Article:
Brooklyn by Colm Tóibín is our second book in the Bloggers’ Book Club. The book club is growing, we now have more members: Marian, Treasa, Cathy, Marie, Jenn, Catherine, Edie, Jenny, Kirsty, Steph, Una, Susan, Winifred, Ann and Paysan.

As with the last book we read (A Thousand Splendid Suns), Brooklyn wasn’t a book I would have chosen for myself. I really enjoyed A Thousand Splendid Suns, sadly I can’t say the same about Brooklyn.

I haven’t read anything by Colm Tóibín before so I didn’t know what to expect.

The story follows a young lady called Eilis who is living in rural Ireland in the 1950’s. She lives with her mother and sister and is finding it difficult to get work, the only job she can get is on a Sunday in the village shop.

It is decided that Eilis will go to America. A priest has guaranteed her work in a department store in Brookyn. She endures a really awful boat journey to get there. When she is there she is living with an Irish landlady and other singles girls.

As well as working during the day she studies at college in the evenings. Hoping to better herself and get a book keeping job. As the time goes on she meets Tony, who is Italian. They start dating. Everything is going well for Eilis until her sister Rose dies. She decides to go home and spend sometime with her mother. I won’t tell you anymore of the story incase you decide to read the book.

Well now what did I think of it? To be honest I found it fairly dull. I would imagine the differences between Ireland and America in the 1950’s would be enormous and I don’t feel the author made enough of this. There were brief mentions of the various types of people in Brooklyn yet again not much.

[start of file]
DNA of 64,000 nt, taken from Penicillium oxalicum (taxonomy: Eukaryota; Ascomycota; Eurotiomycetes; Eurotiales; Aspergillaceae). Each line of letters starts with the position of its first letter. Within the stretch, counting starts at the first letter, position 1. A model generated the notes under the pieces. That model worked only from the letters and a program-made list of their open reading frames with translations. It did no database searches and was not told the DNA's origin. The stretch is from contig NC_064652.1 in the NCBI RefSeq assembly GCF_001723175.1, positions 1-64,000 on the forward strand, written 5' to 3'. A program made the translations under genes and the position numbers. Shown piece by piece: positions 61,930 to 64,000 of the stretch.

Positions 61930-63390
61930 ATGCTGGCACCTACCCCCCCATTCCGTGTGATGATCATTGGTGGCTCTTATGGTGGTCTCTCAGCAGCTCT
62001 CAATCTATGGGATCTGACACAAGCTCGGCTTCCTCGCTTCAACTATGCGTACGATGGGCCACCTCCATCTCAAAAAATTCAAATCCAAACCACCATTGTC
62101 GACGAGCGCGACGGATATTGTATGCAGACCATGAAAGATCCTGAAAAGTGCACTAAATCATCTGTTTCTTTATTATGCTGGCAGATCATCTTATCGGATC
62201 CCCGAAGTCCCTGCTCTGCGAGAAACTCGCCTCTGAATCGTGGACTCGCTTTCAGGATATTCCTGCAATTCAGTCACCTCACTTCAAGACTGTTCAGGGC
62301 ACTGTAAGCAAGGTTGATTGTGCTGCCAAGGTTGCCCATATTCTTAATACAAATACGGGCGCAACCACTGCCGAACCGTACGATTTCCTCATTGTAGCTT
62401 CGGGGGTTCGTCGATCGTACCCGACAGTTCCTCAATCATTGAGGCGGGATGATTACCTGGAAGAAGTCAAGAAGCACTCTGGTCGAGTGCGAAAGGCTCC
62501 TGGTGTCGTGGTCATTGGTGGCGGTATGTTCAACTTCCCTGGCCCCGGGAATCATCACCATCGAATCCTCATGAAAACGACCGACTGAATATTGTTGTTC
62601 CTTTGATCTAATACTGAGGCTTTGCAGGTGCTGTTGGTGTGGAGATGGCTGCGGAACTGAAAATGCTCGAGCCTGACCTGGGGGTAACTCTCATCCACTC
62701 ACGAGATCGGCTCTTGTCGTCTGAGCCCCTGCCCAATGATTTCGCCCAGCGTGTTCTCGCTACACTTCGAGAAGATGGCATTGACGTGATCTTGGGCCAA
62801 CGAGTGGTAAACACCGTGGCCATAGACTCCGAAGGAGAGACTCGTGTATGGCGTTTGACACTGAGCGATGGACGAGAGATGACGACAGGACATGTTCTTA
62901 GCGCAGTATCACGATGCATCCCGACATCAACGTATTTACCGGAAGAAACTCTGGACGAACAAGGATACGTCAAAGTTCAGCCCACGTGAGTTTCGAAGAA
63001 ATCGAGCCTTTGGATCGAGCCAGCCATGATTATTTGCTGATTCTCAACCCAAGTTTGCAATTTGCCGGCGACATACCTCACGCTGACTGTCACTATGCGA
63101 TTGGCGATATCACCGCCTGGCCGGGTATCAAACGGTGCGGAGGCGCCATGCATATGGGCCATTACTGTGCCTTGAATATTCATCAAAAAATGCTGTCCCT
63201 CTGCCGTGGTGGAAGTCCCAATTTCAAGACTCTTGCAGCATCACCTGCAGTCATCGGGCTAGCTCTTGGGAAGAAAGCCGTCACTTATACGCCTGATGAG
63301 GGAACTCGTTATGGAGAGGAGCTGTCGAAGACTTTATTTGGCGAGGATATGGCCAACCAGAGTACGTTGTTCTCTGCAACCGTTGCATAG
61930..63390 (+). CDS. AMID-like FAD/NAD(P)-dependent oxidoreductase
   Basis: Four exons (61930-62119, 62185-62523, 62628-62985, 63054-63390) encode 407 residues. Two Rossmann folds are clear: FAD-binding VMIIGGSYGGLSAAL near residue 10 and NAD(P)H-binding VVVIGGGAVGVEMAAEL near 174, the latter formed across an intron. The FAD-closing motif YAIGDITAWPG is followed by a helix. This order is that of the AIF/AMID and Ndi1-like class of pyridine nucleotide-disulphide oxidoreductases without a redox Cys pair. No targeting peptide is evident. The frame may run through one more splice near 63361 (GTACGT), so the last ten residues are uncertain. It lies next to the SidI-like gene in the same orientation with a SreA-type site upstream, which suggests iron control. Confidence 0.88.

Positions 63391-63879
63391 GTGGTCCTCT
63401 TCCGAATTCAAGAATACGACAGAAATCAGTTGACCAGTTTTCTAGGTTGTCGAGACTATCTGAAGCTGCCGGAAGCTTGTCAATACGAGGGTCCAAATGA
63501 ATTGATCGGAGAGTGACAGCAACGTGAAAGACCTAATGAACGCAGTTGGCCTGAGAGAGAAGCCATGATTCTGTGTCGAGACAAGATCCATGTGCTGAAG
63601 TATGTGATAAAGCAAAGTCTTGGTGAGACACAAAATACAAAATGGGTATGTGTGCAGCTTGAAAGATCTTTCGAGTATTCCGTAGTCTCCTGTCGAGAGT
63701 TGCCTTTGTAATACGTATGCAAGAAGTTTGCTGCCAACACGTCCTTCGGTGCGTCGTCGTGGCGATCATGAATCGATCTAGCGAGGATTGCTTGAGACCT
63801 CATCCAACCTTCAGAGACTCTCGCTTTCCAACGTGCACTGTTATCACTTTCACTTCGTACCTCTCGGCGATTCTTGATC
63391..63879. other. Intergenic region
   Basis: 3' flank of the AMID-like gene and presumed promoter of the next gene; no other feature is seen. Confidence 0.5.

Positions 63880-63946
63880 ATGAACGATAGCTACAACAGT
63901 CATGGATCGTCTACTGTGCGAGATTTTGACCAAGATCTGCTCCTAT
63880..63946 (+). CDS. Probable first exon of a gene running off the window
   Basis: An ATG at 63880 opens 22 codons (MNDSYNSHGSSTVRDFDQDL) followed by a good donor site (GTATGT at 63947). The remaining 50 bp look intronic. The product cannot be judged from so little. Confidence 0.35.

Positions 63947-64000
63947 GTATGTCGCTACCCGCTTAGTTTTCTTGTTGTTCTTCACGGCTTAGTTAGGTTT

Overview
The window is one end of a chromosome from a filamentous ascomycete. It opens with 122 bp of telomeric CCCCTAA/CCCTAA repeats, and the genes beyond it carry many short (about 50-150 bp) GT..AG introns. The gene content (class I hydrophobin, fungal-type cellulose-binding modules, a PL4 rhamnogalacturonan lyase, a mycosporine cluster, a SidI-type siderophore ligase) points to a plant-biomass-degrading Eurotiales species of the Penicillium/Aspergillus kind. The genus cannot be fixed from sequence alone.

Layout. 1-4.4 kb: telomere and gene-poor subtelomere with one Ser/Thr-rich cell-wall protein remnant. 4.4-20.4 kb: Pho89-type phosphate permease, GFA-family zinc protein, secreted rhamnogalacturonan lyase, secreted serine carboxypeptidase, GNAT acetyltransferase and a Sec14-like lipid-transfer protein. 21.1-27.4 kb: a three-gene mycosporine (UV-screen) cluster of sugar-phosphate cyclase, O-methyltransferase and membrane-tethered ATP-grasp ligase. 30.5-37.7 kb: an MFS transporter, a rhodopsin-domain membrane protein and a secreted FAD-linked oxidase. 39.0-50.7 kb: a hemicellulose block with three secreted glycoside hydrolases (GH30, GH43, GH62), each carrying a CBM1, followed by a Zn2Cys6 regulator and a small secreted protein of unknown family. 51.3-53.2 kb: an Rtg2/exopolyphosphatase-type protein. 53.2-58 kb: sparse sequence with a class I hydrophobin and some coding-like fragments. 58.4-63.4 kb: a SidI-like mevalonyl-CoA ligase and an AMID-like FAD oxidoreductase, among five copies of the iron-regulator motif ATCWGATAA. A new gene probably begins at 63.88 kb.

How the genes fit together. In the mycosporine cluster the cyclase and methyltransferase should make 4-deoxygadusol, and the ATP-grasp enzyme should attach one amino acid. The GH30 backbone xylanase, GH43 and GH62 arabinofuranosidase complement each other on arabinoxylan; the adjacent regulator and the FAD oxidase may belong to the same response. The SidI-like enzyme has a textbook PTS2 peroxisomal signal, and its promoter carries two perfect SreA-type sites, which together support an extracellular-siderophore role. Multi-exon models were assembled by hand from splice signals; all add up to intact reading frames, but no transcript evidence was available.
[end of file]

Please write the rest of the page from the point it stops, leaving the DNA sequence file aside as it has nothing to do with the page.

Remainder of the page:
I found it monotonous. Eilis got up, went to work, came home, went to college……day in, day out. With not much in between. A couple of mentions of the other girls and the landlady but I would have liked their stories to be told too. Towards the end I found myself getting cross with Eilis, she was so indecisive and didn’t seem to know what she wanted out of life.

Would I pick another book by Colm Tóibín? Maybe if there was nothing else to read!

14 thoughts on “Brooklyn

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  1. Val, I felt like you about this book. I think I will read The Master just to try another of his. I often find it’s hard to like a book if I dislike the main character.

  2. Sorry for another comment but I also wanted to thank you for the kind words you left on my blog about caring for my mother. i appreciate it. Thanks!

  3. Ok, I know I’m not in the book club but I’m going to give a slightly different slant to Brooklyn.
    Yes, Eilis was annoyingly passive and there wasn’t much detail on how different Brooklyn was from Wexford.
    But the book really spoke to me a lot, and I figure it’s because I’m not neutral about the whole process of emigration. I know how bizarre it is to be living in a completely different world, and yet have a monotonous life. I know how you can develop a split personality, one angled towards home, the other in the everyday life abroad. And I’m aware of how deep that split can be, of how easy it is to ‘forget’ one half of yourself. The choice towards the end of the book kept me up, I had to know what happened, I had to know!
    But there were other problems in the book, some things seemed a little too pat and Eilis lacked passion on so many levels. But it got me emotionally anyway!

    1. That’s a great way of looking at it.
      For me though even moving from the UK to Ireland in the early 1990’s was such a big culture shock. So I would have liked there to be much more description about America.

  4. I enjoyed your direct review Val and in many ways I can see your points. I did find Eilis’s character lacking and many of the characters undeveloped but yet, when I thought about her actions at the end, I did think they were credible – in an indecisive, weak sort of way!!

  5. Your last comment made me laugh, Val!

    Throughout the whole book I found Eilis so irritatingly passive. Then, near the end, like Yazar, I *needed* to know what happened. I was practically hurling through the pages – couldn’t read them fast enough. And, when the ending came I felt like flinging the book at the nearest wall in sheer frustration at, yet again, Eilis’s “I’ll just sit back and let whatever happen’s happen” attitude!!

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